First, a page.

Indigo Technologies debuted at CES by showcasing an electric van-type car in two versions. The Indigo Flow is designed for carpooling, while the Indigo Flow Plus serves as a delivery van. Executives from Audi and Porsche are also on board.
For both cars, the startup is emphasizing what it calls robotic wheels, which each contain a 22 kW electric motor. They also combine the drivetrain and active suspension in one module with the drivetrain. Active suspension, in particular, is intended to overcome the well-known drawback of wheel hub motors, namely the higher unsprung masses.
With four “robotic wheels”, the power of the system would be 88 kW. According to Indigo, the Flow and Flow Plus are expected to have a range of over 250 miles (400 kilometers) with a 40 kWh battery.
While Indigo CEO Will Graylin claimed the company “invented robotic wheels,” the concept is similar to the architecture of Israeli startup Ree Automotive. In either case, placing motors and electronics inside the wheels (or in the corners) allows for a flat platform that helps increase interior space relative to the vehicle’s footprint. . In the Indigo Flow and the larger Flow Plus, the overhangs are short and the wheels are placed in the corners of the vehicle.
Additionally, Indigo opted for a center driving position, thereby placing the driver’s floor where a center axle motor would otherwise sit. As this installation space is free thanks to the wheel hub motors, the driver can be placed further forward, leaving more room at the rear.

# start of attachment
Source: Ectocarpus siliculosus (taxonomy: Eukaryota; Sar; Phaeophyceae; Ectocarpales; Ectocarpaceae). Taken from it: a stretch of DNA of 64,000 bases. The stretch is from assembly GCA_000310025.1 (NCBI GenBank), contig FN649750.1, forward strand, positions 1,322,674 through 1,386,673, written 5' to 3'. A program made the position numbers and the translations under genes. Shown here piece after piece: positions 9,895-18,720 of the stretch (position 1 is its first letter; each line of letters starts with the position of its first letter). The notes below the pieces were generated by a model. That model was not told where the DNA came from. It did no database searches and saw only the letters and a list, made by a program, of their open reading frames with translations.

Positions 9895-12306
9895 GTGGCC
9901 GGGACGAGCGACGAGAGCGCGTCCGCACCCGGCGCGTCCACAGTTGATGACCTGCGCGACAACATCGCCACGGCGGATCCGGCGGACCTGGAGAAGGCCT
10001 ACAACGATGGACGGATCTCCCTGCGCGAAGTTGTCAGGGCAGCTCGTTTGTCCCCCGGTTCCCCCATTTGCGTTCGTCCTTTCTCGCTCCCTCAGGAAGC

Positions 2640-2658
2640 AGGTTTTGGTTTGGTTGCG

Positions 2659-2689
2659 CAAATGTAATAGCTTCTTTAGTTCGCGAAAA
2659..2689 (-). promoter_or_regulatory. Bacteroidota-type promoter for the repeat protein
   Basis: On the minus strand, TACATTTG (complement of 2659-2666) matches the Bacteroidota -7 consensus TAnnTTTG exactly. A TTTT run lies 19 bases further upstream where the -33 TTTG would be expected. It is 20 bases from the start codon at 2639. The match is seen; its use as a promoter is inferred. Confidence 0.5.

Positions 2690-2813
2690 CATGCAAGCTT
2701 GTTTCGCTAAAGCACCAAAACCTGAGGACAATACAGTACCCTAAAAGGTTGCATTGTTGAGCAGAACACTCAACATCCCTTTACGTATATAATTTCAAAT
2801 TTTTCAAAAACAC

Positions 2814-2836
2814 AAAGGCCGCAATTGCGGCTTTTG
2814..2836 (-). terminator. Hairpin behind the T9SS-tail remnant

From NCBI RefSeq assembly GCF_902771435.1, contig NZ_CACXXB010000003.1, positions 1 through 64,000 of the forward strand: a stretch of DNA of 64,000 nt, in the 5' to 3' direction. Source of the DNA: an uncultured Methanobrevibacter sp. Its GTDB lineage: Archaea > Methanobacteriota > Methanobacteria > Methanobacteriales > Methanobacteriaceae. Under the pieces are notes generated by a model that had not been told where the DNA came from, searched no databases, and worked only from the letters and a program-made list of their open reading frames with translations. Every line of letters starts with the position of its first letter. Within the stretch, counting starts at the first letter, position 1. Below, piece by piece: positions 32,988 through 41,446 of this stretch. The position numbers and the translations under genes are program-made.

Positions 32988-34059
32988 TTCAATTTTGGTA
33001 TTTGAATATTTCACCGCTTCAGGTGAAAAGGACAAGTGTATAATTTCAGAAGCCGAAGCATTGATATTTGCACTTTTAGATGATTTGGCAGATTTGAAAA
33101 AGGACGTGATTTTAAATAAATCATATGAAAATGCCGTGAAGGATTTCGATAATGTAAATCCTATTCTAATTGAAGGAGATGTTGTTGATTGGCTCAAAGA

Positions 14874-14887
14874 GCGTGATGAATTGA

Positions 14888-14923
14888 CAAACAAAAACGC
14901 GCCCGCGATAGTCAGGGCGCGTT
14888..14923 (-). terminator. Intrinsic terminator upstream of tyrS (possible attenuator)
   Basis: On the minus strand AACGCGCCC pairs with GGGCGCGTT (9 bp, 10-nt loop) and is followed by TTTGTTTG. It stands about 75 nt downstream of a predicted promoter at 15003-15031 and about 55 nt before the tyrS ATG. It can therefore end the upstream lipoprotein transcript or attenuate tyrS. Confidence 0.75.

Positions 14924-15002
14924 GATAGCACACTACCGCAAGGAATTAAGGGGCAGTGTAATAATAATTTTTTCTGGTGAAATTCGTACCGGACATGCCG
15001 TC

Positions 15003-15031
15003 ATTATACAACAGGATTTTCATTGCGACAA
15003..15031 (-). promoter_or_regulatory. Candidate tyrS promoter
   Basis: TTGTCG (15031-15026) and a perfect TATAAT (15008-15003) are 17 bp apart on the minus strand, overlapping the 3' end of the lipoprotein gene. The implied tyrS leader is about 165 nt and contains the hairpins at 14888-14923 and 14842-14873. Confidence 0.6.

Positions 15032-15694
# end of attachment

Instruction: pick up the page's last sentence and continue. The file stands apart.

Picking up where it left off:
In the Flow carpooling model, there is a bench seat with three seats behind the driver and two individual seats behind the driver. The five passengers can enter and exit through sliding doors on both sides. The Flow Plus box body is designed from the ground up from the B-pillar; the company is not yet giving details on cargo space and payload.
These are also two more pure concepts: Indigo Technologies does not provide any information on planned production or a timeline for further development until preparation for mass production in the announcement. In August, the Massachusetts-based company introduced a smaller three-wheeled electric model that uses robotic wheels.
At CES, the startup also announced three important nominations. First, Volker Kaese, who, as the former head of innovation product management at Audi, was involved at the time in the Audi e-tron show car (which became the production model e -tron quattro), has been hired as CTO; Kaese also worked on the VW XL1 liter car. âI’m excited to have the biggest impact on the driver’s experience and the environment,â Kaese said in Vegas. âFrom the bulky interior to the sliding doors, Indigo Flow will allow drivers to be more efficient in their work. Ultimately, they will be able to earn more while doing good for our planet. “
Additionally, former Porsche designer Eric Obers (who also worked for Lucid ad interim) and Hugh Robinson joined Indigo as design manager for the Flow product line. Robinson was formerly employed by Porsche and General Motors.
Indigo Technologies was founded in 2010 by MIT professor Ian Hunter. In 2020, Will Graylin, a seasoned tech entrepreneur, was appointed CEO to lead the commercialization of electric vehicles.
Additional reporting by Sebastian Schaal.